ns in the Kanawha Valley and New River Region October 19-November 16. Gauley Bridge November 10. Blake's Farm, Cotton Mountain, November 10-11. Moved to Point Pleasant December 11, and duty there till April 16, 1862. Operations in the Kal Mountain September 24. Sewell Mountain September 25. At Hawk's Nest October 10 to November 1. Movement on Cotton Mountain and pursuit of Floyd November 1-18. Laurel Creek November 12 (Co. H ). Duty at Charleston till April, 1862. 15. Retreat to New River October. Operations in Kanawha Valley and New River Region October 19-November 16. Cotton Mountain November 11-12. At Fayette Court House till April, 1862. Occupation of Raleigh Court House December 28, 1861, ill September. Campaign in the Kanawha Valley September 6-16. Loring's attack on Fayetteville September 10. Cotton Mountain September 11. Charleston September 12-13. At Point Pleasant till October 15. At Fayetteville till May, 1863
Southern Historical Society Papers, Volume 11. (ed. Reverend J. William Jones), General Beauregard's report of the battle of Drury's Bluff. (search)
ly eluded him on the previous night. In a day or two after this occurrence General Floyd's command was ordered to Cotton Mountain, probably a hundred miles distant. Floyd's command was now reinforced, and consisted of the following troops: Twentyartillery company, and Captains Jackson's and Adams's batteries, and a few cavalry companies. From Little Sewell to Cotton Mountain we had to march through a very rugged section of country, and were compelled to take a very circuitous route in orded condition, we had to hitch twelve to one piece of cannon and put our shoulders to the wheels. However, we reached Cotton Mountain after no little trouble, and went into camp near its southern base. A few days after remaining here it was report no damage. In a day or two General Floyd ordered a piece of cannon from my battery to be placed upon the summit of Cotton Mountain and to shell the enemy on the opposite side of the river, as he could be seen distinctly in the vicinity of Colonel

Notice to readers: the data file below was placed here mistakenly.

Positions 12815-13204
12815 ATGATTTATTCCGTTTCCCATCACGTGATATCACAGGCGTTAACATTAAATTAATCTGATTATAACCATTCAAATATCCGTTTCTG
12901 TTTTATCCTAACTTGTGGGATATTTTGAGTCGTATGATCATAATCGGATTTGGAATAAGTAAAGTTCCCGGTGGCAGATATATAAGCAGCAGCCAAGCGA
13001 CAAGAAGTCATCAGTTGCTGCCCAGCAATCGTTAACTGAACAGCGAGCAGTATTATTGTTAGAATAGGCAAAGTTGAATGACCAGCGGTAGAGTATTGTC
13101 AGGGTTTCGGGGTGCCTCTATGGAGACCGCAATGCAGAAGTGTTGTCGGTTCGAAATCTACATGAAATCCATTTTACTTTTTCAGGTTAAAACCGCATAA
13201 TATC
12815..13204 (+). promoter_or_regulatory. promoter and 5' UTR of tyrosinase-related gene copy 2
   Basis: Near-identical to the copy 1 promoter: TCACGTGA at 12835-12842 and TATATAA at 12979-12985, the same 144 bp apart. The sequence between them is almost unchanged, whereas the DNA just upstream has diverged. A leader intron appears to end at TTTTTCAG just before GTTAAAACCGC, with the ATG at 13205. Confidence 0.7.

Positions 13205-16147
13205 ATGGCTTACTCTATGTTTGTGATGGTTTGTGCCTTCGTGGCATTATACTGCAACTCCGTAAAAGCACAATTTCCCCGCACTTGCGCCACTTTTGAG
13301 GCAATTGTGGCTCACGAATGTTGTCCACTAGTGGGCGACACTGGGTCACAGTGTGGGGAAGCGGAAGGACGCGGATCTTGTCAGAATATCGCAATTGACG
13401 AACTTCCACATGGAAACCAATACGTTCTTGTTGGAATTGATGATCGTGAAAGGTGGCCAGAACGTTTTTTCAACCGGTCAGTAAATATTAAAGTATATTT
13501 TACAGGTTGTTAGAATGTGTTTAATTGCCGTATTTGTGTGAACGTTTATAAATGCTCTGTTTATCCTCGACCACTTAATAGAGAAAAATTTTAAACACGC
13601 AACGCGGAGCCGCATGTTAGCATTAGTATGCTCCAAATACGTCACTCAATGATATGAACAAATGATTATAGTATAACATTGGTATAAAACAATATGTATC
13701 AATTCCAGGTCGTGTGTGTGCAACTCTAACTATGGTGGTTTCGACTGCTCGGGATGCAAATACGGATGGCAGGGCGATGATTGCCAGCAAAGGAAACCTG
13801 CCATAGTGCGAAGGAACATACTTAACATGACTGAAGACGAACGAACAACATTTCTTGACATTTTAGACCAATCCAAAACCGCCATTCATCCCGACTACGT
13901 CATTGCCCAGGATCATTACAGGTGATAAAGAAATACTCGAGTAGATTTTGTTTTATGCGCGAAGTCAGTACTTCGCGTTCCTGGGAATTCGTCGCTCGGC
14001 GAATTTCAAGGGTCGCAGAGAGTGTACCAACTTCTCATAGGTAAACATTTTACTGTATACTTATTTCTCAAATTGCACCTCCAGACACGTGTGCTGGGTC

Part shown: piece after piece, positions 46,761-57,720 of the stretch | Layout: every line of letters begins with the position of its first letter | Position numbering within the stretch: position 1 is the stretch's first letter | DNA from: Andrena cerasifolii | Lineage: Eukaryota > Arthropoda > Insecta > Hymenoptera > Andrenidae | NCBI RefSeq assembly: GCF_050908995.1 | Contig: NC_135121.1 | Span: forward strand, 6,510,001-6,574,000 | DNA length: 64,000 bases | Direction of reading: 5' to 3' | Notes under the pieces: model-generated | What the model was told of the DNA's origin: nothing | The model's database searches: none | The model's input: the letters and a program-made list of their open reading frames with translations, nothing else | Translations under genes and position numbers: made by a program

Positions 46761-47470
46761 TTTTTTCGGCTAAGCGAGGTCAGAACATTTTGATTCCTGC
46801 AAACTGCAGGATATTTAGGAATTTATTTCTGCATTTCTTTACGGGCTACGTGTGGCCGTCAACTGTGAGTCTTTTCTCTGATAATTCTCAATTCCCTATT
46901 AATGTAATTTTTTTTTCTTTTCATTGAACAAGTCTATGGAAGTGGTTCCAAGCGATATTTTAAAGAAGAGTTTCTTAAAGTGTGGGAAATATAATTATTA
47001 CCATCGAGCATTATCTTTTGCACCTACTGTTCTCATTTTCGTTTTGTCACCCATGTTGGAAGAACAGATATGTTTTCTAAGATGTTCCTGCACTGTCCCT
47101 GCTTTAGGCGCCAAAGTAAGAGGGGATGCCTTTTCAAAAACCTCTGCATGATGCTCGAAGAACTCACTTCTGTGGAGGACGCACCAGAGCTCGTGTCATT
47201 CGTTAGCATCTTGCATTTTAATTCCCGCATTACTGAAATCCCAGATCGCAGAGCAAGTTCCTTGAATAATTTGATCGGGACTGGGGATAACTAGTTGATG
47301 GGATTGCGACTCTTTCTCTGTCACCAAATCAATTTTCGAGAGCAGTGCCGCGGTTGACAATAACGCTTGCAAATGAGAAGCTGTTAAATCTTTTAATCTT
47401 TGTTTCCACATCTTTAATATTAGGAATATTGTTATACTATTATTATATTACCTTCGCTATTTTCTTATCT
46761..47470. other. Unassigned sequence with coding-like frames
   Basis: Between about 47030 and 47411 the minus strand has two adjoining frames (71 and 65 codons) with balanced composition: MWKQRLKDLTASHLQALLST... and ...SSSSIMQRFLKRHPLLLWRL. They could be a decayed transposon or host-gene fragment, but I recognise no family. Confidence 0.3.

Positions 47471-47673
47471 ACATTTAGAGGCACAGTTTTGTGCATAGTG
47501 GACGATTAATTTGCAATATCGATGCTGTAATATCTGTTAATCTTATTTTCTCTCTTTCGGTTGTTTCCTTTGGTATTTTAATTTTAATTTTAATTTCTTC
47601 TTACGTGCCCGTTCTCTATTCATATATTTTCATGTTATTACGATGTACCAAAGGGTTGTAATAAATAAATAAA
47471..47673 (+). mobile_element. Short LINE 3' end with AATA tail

Southern Historical Society Papers, Volume 11. (ed. Reverend J. William Jones), Reminiscences of Floyd's operations in West Virginia in 1861. (search)